Power forwards are the workhorses of the fantasy world, offering a combination of rebounds, scoring, shooting and, hopefully, a few blocks. Who should you be targeting this year. Here's the top 12.

(If you're looking to learn you need to know about the fantasy season ahead, check out the 2008 NBA Fantasy Draft Kit.)

Nowitzki his been an elite fantasy player for a long time, and he should have a few more excellent years before his numbers start to decline. After Jason Kidd arrived in Dallas, Nowitzki's rebounds and assists went down, but his points, threes, and field-goal shooting soared, which made him even more valuable. He's a solid pick for 2008-09 because new Dallas coach Rick Carlisle will push the pace much more than Avery Johnson did, resulting in better stats for everyone. Fantasy-wise, he doesn't have any weaknesses, which is why I wouldn't hesitate to draft him if he falls past pick No. 5.

After averaging 38-40 minutes per game from 1996-07, Garnett's minutes plummeted to just 32.8 last season. He was still a top 10 fantasy player, but Boston's dominance really limited his value. However, his '07-08 stats are somewhat misleading, because he averaged just 13.7 points per game in February, when he was dealing with that abdominal injury that sidelined him for awhile. I expect his boards and blocks to improve, and I wouldn't write him off just yet.

After missing most of '07-08, Brand is back, healthy and in a new uniform. How can you not like a guy who's averaged 20 points, 10 rebounds, two blocks and 50 percent field goal shooting for his career? The former Blue Devil is rock solid, but I do have a few concerns. Will he get as many shot attempts as he did in Los Angeles? Does Philly have enough three-point shooting to prevent teams from constantly double-teaming him?

Marion is a very risky pick this year. His shooting plummeted after he was sent to Miami, and he's no longer playing for the team that turned him into a fantasy superstar. A healthy Dwyane Wade should make things easier for him, so his numbers should bounce back slightly, but I don't recommend using a top-5 pick on him like you did in the past.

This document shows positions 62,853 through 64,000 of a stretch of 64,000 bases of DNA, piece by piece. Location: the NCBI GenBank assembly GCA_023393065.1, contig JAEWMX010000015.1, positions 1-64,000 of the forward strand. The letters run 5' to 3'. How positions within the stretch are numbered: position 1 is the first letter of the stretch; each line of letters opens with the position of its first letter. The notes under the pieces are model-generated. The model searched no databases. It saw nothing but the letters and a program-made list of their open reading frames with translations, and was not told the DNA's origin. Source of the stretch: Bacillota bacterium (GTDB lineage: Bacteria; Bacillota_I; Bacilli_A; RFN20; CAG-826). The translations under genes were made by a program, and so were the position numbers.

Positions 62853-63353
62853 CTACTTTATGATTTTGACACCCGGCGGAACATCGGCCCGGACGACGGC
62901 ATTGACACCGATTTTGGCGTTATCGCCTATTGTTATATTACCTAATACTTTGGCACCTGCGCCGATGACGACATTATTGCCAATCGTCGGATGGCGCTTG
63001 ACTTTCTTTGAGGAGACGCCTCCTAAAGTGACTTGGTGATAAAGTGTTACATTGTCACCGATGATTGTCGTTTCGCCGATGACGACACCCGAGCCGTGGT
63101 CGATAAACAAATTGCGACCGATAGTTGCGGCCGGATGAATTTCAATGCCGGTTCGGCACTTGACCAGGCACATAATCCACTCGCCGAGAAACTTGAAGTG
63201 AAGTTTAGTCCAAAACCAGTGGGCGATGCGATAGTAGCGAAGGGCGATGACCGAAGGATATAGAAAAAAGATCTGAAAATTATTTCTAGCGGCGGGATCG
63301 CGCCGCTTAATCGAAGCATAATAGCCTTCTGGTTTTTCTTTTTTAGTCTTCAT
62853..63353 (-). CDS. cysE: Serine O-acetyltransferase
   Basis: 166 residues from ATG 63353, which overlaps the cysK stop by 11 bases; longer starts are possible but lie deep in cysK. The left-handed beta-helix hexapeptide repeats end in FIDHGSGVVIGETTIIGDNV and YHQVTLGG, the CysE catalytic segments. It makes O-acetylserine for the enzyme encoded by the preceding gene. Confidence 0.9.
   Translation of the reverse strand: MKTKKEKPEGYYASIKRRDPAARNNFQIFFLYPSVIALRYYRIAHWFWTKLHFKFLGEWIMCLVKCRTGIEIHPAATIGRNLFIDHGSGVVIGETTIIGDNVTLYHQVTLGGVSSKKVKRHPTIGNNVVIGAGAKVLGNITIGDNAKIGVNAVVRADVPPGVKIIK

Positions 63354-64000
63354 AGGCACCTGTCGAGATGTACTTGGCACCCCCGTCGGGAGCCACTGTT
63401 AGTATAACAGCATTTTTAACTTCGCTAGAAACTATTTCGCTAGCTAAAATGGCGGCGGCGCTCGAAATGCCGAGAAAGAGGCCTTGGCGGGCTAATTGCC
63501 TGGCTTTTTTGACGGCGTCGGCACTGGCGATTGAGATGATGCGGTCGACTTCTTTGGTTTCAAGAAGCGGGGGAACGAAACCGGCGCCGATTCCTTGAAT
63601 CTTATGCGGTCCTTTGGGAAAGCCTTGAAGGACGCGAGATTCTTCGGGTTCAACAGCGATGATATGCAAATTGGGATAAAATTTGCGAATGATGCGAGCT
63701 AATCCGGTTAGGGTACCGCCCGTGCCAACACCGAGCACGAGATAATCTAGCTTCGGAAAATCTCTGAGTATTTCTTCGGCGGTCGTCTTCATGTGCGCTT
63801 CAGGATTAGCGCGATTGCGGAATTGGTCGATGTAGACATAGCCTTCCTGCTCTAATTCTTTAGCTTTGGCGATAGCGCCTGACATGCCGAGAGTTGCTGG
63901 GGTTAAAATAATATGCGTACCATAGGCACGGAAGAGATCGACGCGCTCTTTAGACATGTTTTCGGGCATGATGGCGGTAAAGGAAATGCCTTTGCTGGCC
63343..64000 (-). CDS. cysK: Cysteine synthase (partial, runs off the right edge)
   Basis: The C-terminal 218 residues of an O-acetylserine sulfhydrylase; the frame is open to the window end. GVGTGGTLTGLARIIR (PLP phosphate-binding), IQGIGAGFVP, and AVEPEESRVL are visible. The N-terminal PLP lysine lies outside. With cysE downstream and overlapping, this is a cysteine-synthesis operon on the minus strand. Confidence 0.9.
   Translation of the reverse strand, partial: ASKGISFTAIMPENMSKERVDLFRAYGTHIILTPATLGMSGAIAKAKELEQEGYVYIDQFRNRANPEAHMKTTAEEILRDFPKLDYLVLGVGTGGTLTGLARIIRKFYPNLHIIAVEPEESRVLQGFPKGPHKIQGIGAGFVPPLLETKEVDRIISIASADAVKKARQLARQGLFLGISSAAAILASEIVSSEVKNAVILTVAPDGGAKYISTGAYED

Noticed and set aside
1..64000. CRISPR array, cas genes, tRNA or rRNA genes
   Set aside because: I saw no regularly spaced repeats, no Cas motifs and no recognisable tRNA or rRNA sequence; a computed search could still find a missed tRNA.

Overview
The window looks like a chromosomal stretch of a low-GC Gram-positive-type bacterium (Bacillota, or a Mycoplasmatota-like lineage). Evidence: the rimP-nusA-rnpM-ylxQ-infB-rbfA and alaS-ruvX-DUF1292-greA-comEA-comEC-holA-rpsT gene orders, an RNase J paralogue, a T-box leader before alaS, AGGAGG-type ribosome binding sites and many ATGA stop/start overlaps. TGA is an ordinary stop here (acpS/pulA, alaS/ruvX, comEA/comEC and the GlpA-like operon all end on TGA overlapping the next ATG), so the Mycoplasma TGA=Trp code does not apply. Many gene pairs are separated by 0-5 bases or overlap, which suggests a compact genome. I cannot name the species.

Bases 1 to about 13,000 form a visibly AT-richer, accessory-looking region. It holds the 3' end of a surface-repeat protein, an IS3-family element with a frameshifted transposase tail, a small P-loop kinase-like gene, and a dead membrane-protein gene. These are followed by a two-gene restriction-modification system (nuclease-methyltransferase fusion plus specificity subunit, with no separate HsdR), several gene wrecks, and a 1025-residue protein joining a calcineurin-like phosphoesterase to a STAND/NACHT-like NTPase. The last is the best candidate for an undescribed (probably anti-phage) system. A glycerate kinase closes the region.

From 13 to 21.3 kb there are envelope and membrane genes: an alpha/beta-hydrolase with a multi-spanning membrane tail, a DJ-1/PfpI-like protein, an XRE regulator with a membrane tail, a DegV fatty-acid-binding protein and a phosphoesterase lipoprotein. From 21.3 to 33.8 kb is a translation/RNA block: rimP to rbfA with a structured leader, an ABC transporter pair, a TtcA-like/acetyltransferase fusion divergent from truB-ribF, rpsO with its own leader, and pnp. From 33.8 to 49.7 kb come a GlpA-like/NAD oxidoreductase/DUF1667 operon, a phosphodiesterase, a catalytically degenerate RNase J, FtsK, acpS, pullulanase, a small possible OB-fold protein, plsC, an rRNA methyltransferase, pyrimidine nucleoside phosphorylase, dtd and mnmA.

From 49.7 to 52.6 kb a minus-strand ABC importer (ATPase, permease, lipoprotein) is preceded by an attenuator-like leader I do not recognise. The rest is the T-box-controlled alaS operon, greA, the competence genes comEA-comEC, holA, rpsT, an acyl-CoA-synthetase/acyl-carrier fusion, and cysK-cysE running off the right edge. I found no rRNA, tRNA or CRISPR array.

If you miss out on the four veterans above, Smith is a very nice consolation prize. He's only 22 years old, so he's still improving and his ceiling is very high. In fact, it wouldn't surprise me if he becomes a top-5 fantasy player one of the years. Obviously, the steals, boards and blocks make J-Smoov a stud, but he also dishes out a lot of assists for a power forward. Just be careful of his shooting percentages, because they're pretty poor.

Lewis is the anti-Josh Smith. His boards and blocks are very weak for a power forward, but he'll be one of the top three-point shooters once again, and his shooting percentages are excellent. He also turns the ball over less frequently than J-Smoov, which is why he's a better choice in 9-category leagues.

West finally got some much-deserved recognition last season. He's a very versatile player, and he displays a lot of passion and heart on the court. He's money from the free-throw line, his shooting is solid and he's capable of putting up monster statlines. Just don't be surprised if his blocks decline, because last season's 1.3 swats per game average was below above his previous high of .86 per contest.

Boozer gets a few more rebounds, assists, and steals than West, but his blocks are limited and his free-throw shooting hurts a lot (he's shot under 74 percent from the line four seasons in a row). Still, his field-goal shooting can help carry your team (he's shot over 54 percent from the field three seasons in a row) and he's in the prime of his career.

Year in and year out, Jamison puts up solid stats. He'll have more pressure on him to score once again with Gilbert Arenas out, which is good for his scoring average but bad for his shooting. Last season was the first time he pulled down double-digit rebounds, so don't expect him to repeat that. He's never blocked more than .5 shots per game, but the threes and steals are very nice.

It's hard to believe that Wallace is only 26 years old, as this will be his eighth NBA season. He posted career-highs of 19.4 points, 1.1 threes, 3.5 assists and 73.1 percent free-throw shooting last year, but he didn't come close to the 2.5 steals, 2.1 blocks, 7.5 boards, and 53.8 percent field-goal shooting that he put up in '05-06. But if you put those two statlines together, you see what kind of potential he has. He's never played more than 72 games in his career, so he's a major injury risk, but if Larry Brown can maximize his potential, we could see a career year for Wallace in '08-09.

Finally we get to see what Lee can do in 32-plus minutes per game. Isiah Thomas really cramped his style by bringing him off the bench, but fortunately, there's a new coach in New York, and Mike D'Antoni is no moron. He knows how athletic the former Gator is, and how Lee can beat most power forwards running down the floor. As a result, he should get a lot more fast-break buckets this season. I'm projecting his points and assists to soar past his previous levels, and his shooting percentages are always excellent. He doesn't block many shots, and Zach Randolph will steal some rebounds from him, but at 25 years old, Lee seems primed for a breakout campaign.

Aldridge was rock solid last year, and he's only 23 years old, so he has plenty of time to improve. However, it's tough to project better stats since Portland has so many more weapons this season. His blocks and shooting may improve, but his rebounds are sure to decline thanks to Greg Oden, and he could lose shot attempts to Rudy Fernandez.

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